The Use of Paul’s Epistles
There are two extremes about the relation of Peter to Paul. One is that of violent antithesis, with Peter and Paul opposing one another by exaggerating and prolonging Paul’s denunciation of Peter’s cowardice in Antioch (Gal 2:11-21) and making Peter also the exponent of a Jewish type of Christianity (practically a Judaizing type). This view of Baur once had quite a following, but it has nearly disappeared. Under its influence Acts and Peter’s Epistles were considered not genuine, but documents designed to patch up the disagreement between Peter and Paul. The other extreme is to deny any Pauline influence on Peter or of Peter on Paul. Paul was friendly to Peter (Gal 1:18), but was independent of his ecclesiastical authority (Gal 2:1-10) and Peter championed Paul’s cause in the Jerusalem Conference (Act 15:7-13). Peter was certainly not a Judaizer (Acts 11:1-18), in spite of his temporary defection in Antioch. Undoubtedly Peter was won back to cordial relations with Paul if any confidence can be placed in 2Pe 3:15. There is no reason for doubting that Peter was familiar with some of Paul’s Epistles as there indicated. There is some indication of Peter’s use of Romans and Ephesians in this Epistle. It is not always conclusive to find the same words and even ideas which are not formally quoted, because there was a Christian vocabulary and a body of doctrinal ideas in common though with personal variations in expression. Peter may have read James, but not the Pastoral Epistles. There are points of contact with Hebrews which Von Soden considers sufficiently accounted for by the fact that Peter and the author of Hebrews were contemporaries.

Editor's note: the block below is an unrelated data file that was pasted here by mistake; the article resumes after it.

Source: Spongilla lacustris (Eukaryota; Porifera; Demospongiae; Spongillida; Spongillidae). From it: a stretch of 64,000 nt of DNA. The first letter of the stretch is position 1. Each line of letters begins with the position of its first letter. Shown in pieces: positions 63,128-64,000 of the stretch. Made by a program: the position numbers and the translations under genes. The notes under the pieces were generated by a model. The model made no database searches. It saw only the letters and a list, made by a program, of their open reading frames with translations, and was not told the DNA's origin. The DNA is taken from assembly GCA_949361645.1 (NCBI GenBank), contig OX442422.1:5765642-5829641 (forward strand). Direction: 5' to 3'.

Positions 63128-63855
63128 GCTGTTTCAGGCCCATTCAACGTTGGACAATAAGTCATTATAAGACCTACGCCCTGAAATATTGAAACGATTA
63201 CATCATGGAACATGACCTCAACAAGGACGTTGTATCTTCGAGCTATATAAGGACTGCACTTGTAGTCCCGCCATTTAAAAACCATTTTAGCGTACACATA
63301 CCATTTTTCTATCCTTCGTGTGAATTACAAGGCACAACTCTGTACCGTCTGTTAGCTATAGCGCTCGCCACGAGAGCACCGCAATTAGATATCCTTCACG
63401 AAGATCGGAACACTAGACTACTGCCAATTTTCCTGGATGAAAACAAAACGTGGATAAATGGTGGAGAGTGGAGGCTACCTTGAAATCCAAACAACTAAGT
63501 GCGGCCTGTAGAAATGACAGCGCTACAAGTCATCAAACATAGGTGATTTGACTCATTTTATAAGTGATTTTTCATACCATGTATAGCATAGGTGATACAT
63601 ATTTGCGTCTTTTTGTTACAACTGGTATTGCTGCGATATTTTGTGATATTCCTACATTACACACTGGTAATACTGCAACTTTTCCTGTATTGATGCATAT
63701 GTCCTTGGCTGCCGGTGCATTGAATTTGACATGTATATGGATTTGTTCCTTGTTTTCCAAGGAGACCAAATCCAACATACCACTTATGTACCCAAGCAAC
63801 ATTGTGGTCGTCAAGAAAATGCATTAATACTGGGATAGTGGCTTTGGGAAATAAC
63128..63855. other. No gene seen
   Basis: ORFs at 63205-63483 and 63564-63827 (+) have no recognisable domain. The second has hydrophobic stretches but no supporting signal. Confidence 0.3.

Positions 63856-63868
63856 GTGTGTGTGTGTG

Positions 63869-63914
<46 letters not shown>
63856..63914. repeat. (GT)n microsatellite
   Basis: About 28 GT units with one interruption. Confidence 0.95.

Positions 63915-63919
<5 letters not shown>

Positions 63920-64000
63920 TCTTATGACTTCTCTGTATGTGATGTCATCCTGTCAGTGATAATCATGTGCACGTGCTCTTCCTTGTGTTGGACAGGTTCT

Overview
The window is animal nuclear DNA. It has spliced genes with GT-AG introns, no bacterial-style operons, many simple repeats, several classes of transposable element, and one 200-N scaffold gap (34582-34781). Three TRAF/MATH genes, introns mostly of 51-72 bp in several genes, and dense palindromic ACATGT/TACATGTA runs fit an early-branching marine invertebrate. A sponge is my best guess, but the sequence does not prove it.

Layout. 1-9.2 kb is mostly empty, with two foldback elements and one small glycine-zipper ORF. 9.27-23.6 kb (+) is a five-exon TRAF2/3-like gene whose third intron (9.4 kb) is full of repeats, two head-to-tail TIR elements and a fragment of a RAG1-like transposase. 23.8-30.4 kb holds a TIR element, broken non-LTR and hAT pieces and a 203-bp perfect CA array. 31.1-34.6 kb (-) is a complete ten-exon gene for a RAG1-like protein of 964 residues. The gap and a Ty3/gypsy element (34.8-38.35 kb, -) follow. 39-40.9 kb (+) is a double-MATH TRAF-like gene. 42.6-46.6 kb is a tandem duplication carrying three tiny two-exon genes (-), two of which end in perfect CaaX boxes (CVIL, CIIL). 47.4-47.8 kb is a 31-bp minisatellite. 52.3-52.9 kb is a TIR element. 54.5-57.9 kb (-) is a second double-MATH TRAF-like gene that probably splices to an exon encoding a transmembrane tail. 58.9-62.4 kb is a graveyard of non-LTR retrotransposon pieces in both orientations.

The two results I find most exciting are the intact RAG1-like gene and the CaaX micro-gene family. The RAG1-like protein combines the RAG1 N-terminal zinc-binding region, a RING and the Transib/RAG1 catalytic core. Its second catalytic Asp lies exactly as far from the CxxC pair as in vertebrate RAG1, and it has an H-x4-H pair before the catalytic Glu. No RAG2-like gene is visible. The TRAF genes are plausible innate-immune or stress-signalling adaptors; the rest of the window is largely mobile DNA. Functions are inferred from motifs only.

The Persecution Pictured in the Epistle
Peter himself knew what persecution was at the hands of the Sanhedrin and of Herod Agrippa I (both church and state). If First Peter was written a.d. 65, there was time enough for the persecution of Nero in Rome in a.d. 64 to spread to Asia Minor. The province easily imitated the capital city. Paul’s life in the Acts and his Epistles abundantly show how early persecution arose in Asia Minor. The Apocalypse, written during the reign of Domitian, shows that persecution from the state had been on hand long before and was an old burden. We know too little of the history of Christianity in Asia Minor from a.d. 60 to 70 to deny that the fiery trials and suffering as a Christian (1Pe 4:16) can be true of this period. So we locate the persecution at this time as an echo from Rome.
The Place of Writing